Skip to content

Rape Is Not A Death Sentence

January 4, 2016

Screen Shot 2016-01-04 at 8.51.17 AMThis is only kind of about Bill Cosby. There are plenty of intelligent people saying many intelligent things about how and why he got away with raping so many women for so many years even though so many people knew about it. I have nothing to add to the technicalities of it, or the societal embarrassment that it took dozens of women saying “he did it” to weigh as much as one man saying “no I didn’t.”

No, this is really about how painful it can be, as a rape survivor, to hear these stories. For me, it’s not the reminders that it happened to me. It’s not the descriptions, some of which are so similar that I can actually smell my own assault.

Nope. It’s about the well-intentioned statements, meant to show solidarity with survivors, that amount to “he ruined her life.”

I remember the first time I heard it. Someone I told, shortly after I was raped, talked about wanting to find the guy and punish him, because he ruined my life. I was 17. I had been stalked and raped at gunpoint in my own bed by someone who broke in while I was sleeping. I was terrified, and I knew it. I was unable to sleep, and I knew it. I couldn’t feel clean, and I knew it.

But that was the first time it ever occurred to me that my life was ruined.

“He what?” I asked. “That man ruined your life, and he should be punished.”

Even as a 17 year-old, I was taken aback. I mean, ruined? No. That didn’t seem possible.

Looking back now, nearly 30 years later, the nature of that statement hurts more and more. I am able to intellectualy brush it off, but I have 3 children, and I don’t, for even a moment, want them to hear that if a rapist rapes them, it is on them to carry the burden of “ruined” forever.

If someone, heaven forbid, gives them a black eye in bar brawl, are they ruined? No, that’s absurd.  If someone robs them at gunpoint, are they ruined? No, patently ridiculous. If someone steals their car, do we mourn that driving has been ruined forever? No.

Only with rape do we suggest that the victim carry the title of “ruined” with them for the rest of their lives.

I will never forget watching Oprah congratulate a woman who had fought of an armed would-be rapist by saying, “I’d rather be dead.” Dead. Dead is better than raped? While I think I can safely say that Oprah didn’t really mean that, the fact that it was said in such an easy and off-handed way shows how carelessly we say these things. But if you’re one of the 1 in 6 women, or 1 in 33 men who has been raped, it can be hard to shake off a statement that someone would rather be dead than be you.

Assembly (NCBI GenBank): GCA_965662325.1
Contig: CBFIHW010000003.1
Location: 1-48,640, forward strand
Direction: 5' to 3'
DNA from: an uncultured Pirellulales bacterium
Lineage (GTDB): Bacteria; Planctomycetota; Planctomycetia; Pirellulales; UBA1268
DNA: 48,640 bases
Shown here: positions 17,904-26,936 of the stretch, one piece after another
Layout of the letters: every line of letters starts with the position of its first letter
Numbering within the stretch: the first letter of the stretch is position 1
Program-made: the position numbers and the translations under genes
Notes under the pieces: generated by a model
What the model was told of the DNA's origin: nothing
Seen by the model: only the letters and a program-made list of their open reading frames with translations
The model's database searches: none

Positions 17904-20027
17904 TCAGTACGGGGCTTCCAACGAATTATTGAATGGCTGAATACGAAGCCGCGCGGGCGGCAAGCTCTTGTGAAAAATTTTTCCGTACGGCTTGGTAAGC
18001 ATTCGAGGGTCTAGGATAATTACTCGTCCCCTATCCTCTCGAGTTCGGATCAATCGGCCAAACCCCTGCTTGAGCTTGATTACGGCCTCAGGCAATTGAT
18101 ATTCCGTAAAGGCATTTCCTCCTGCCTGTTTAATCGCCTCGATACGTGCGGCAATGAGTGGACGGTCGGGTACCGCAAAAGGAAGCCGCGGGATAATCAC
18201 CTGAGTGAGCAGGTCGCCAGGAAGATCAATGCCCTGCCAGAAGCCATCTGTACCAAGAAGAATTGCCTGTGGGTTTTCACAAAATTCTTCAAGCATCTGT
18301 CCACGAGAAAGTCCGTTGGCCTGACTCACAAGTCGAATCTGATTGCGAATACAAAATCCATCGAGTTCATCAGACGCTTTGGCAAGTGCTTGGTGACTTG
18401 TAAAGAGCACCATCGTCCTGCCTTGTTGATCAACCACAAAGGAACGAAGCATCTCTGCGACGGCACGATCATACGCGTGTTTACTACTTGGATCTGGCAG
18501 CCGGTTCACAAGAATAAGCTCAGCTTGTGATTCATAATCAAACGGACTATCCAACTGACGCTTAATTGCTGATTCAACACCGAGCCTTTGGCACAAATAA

I get it, it’s intended as a shorthand way to say, “what that person did to you was unimaginably horrible.” And it is. However, we, as a society, have to find a way to express the enormity of this violent crime for what it is, without letting it taint the men and women who survive it.

It is also, of course, not lost on me that the difference is that rape is a crime in which our own bodies are used against us in an act of violence to render us powerless. But that same reality can serve to remind us that rape is a crime of power and violence, not sex.

Rape is not sex. If I had my way, we’d stop conflating sex and rape. We’d stop using the phrase “sex crime” because sex is not a crime, and rape is not sex.

Sex is a consensual act between adults. Without consent, it is rape. There is no overlap here. The fact that it might look like sex is horrible. The fact that our bodies absorb trauma and can be retriggered by smells, sounds and touch is tragic. It is absolutely true that the trauma of rape is often stored, like the most pernicious PTSD, in our bodies to be ignited in the times when we least wish for it.

But we are not ruined.

As a society, we have to understand the depth of the trauma, and help survivors heal, by reminding them that they are not ruined.  They are not broken, destroyed, crazy, weak or worthless.

They are survivors, just like everyone else who has survived a violent crime. Or an accident that hurt them badly. Or a disease that threatened to ruin their life. But didn’t.

Because when you’re trying to regain your sense of control and power in the world, the last thing you need to hear is “your life is ruined.”  While it’s true that they may never be “the same” again, life does not have to be ruined. And neither does sex.

There is enough fear and shame in rape already. It is hard enough to come forward when you face a sea of doubt. Why would anyone come forward if they know they will now also have to wear their rape like a scarlet letter? Into a world that looks at them as damaged goods? Less than?  Defective?

Every well-intentioned instance of “they ruined your life” needs to be replaced with “this was not your fault. This does not reflect on you. You will get through this.”

The only people who should spend their lives with rape attached to them are rapists.

15 Comments leave one →
  1. January 4, 2016 10:22 am